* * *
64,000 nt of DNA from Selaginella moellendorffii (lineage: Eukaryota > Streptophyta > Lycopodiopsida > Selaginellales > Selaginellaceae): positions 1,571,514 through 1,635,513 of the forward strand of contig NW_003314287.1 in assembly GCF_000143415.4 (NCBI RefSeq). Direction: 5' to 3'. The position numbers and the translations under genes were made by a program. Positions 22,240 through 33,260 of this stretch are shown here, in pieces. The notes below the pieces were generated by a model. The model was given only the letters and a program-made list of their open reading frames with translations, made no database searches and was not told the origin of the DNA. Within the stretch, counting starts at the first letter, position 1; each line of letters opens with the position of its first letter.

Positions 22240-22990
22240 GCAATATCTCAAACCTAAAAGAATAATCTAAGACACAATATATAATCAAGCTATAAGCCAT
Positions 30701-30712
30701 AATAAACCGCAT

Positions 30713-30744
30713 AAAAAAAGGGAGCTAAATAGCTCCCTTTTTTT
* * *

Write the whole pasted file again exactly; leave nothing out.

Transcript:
64,000 nt of DNA from Selaginella moellendorffii (lineage: Eukaryota > Streptophyta > Lycopodiopsida > Selaginellales > Selaginellaceae): positions 1,571,514 through 1,635,513 of the forward strand of contig NW_003314287.1 in assembly GCF_000143415.4 (NCBI RefSeq). Direction: 5' to 3'. The position numbers and the translations under genes were made by a program. Positions 22,240 through 33,260 of this stretch are shown here, in pieces. The notes below the pieces were generated by a model. The model was given only the letters and a program-made list of their open reading frames with translations, made no database searches and was not told the origin of the DNA. Within the stretch, counting starts at the first letter, position 1; each line of letters opens with the position of its first letter.

Positions 22240-22990
22240 GCAATATCTCAAACCTAAAAGAATAATCTAAGACACAATATATAATCAAGCTATAAGCCAT
Positions 30701-30712
30701 AATAAACCGCAT

Positions 30713-30744
30713 AAAAAAAGGGAGCTAAATAGCTCCCTTTTTTT